Nissan Leaf 30kWh Acenta review

Smooth and silent powertrain

February 2016


  • Smooth and silent powertrain
  • Improved navigation system is useful
  • Low running costs assured
  • Relaxing driving experience


  • Looks may put off some buyers
  • Bigger battery may mitigate but not cure range anxiety
  • Local charging facilities vary and will affect driver experience
  • Acceleration feels inadequate at times
Nissan was the first to market an everyman's electric car with its mass-produced Leaf, and it has proved popular with buyers since 2010. Now Nissan is offering the Leaf with a larger 30kWh battery, giving increased range with the aim of allaying the 'range anxiety' of potential buyers, as well as making some detail changes.

Nissan's original approach to the task of creating a pure electric car focused on two key areas, namely making it easy to drive and to live with as well as keeping the experience as close as possible to a conventional combustion-engined car. In almost all areas Nissan succeeded, but the one area in which this wasn't possible was in respect of vehicle range.

The Leaf was originally offered with a 24kWh battery, and in this guise Nissan claimed a best-possible range of 120 miles. The company's research concluded that the vast majority of journeys were under 50 miles which made 120 miles a viable distance, but many buyers still find range to be an issue.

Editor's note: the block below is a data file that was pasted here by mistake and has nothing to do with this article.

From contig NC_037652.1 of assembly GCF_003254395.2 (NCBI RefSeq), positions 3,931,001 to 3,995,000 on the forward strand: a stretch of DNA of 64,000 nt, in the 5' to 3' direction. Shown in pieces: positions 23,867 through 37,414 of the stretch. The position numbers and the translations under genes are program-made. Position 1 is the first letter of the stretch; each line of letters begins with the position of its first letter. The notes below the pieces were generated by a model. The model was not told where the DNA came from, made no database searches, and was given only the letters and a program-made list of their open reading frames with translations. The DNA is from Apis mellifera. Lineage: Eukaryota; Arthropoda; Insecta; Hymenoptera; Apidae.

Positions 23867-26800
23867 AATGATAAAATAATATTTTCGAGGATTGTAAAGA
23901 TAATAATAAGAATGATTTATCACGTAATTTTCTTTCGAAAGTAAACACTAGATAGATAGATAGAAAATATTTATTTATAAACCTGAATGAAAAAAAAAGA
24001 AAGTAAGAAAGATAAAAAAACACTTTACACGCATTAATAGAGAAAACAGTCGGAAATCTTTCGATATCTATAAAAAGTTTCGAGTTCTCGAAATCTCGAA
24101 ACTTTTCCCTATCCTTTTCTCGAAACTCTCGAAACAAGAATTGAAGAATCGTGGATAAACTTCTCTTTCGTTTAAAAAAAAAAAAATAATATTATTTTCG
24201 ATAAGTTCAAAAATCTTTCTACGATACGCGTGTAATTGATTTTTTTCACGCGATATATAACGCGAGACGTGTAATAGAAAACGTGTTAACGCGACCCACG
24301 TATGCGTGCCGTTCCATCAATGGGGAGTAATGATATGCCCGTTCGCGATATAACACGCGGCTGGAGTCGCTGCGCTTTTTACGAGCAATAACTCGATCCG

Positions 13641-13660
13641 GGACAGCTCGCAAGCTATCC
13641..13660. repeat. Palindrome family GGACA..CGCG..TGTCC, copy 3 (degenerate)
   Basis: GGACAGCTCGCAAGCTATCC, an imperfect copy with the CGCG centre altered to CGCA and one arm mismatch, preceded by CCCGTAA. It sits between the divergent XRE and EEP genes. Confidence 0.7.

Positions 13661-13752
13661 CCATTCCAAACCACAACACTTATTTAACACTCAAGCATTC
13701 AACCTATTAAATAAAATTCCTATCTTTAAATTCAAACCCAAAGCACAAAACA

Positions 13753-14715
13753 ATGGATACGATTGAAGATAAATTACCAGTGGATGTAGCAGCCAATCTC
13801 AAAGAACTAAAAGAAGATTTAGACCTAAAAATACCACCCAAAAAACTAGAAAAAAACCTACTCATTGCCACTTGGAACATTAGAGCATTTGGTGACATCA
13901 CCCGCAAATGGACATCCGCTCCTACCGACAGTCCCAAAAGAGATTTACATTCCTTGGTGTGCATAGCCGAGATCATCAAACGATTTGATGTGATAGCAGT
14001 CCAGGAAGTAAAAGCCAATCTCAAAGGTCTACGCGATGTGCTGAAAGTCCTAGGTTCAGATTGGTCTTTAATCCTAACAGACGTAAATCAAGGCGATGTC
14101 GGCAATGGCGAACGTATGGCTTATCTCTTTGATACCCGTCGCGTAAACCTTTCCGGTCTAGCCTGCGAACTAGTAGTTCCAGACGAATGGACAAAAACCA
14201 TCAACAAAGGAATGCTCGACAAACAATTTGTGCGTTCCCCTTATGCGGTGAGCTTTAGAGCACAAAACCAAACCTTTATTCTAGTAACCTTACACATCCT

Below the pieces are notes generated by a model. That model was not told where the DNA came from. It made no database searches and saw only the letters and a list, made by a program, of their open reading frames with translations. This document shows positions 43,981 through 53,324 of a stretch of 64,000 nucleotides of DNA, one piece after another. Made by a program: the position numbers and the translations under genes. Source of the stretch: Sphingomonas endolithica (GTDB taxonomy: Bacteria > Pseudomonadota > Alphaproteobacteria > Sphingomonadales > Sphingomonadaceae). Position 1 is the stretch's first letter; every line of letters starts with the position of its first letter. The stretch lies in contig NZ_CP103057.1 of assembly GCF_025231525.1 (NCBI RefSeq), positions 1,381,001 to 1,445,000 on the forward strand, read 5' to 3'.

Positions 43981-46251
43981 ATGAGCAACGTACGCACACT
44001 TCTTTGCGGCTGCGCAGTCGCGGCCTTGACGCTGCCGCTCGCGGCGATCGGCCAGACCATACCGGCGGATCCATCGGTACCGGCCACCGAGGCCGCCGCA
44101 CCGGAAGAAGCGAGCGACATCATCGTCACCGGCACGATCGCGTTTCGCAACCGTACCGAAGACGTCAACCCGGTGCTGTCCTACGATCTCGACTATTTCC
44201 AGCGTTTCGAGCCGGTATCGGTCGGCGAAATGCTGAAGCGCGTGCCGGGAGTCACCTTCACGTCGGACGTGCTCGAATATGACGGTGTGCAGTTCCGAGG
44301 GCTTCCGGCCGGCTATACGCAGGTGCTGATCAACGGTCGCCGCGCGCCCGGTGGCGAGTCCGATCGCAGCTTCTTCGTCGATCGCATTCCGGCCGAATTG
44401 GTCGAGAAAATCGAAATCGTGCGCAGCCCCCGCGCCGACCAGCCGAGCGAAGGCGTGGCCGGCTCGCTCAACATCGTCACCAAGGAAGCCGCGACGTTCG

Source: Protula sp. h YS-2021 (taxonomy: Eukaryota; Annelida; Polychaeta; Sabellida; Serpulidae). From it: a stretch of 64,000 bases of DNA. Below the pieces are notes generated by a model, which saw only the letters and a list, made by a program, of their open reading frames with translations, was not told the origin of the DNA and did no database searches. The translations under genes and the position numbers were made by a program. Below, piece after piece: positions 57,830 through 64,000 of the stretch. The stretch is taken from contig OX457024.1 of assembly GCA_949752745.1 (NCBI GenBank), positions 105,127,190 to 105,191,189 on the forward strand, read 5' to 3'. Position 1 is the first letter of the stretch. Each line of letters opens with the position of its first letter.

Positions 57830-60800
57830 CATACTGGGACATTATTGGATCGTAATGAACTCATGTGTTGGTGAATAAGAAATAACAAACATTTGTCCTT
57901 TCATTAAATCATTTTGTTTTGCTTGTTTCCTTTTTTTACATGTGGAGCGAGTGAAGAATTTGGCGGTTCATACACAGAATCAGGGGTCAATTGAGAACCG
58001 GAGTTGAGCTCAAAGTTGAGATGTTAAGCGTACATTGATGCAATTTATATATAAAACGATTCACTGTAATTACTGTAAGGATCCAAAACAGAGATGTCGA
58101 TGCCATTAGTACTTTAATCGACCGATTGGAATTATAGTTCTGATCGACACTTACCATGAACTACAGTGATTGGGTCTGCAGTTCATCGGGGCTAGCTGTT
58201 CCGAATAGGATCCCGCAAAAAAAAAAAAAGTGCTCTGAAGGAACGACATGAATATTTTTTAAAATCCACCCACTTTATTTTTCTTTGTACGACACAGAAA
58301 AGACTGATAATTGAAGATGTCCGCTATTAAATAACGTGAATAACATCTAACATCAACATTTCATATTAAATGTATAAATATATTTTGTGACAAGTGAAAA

The 30kWh battery option does not increase the Leaf's acceleration or top speed but increases the maximum range to a claimed 155 miles, an increase of almost 30%. As well as increasing the potential range, the larger battery gives drivers freedom to use the performance more liberally, and avoid having to manage the range too carefully on shorter journeys.

The Leaf is still available with the previous 24kWh battery too, while all models come with the option of solar cells and a more powerful charger. The Nissan Connect EV system has also been updated, which can be crucial to driving the Leaf as it gives not just navigation but also live updates from nearby charging locations.

Our verdict on the Nissan Leaf 30kWh Acenta
The Leaf remains a competent car in its own right and - aside from considerably more expensive Teslas - is the most viable electric car for a one-vehicle household. The bigger battery certainly goes some way to alleviating range anxiety, although the overall range remains dependent on conditions and driving style as well as being considerably less than conventionally-powered alternatives.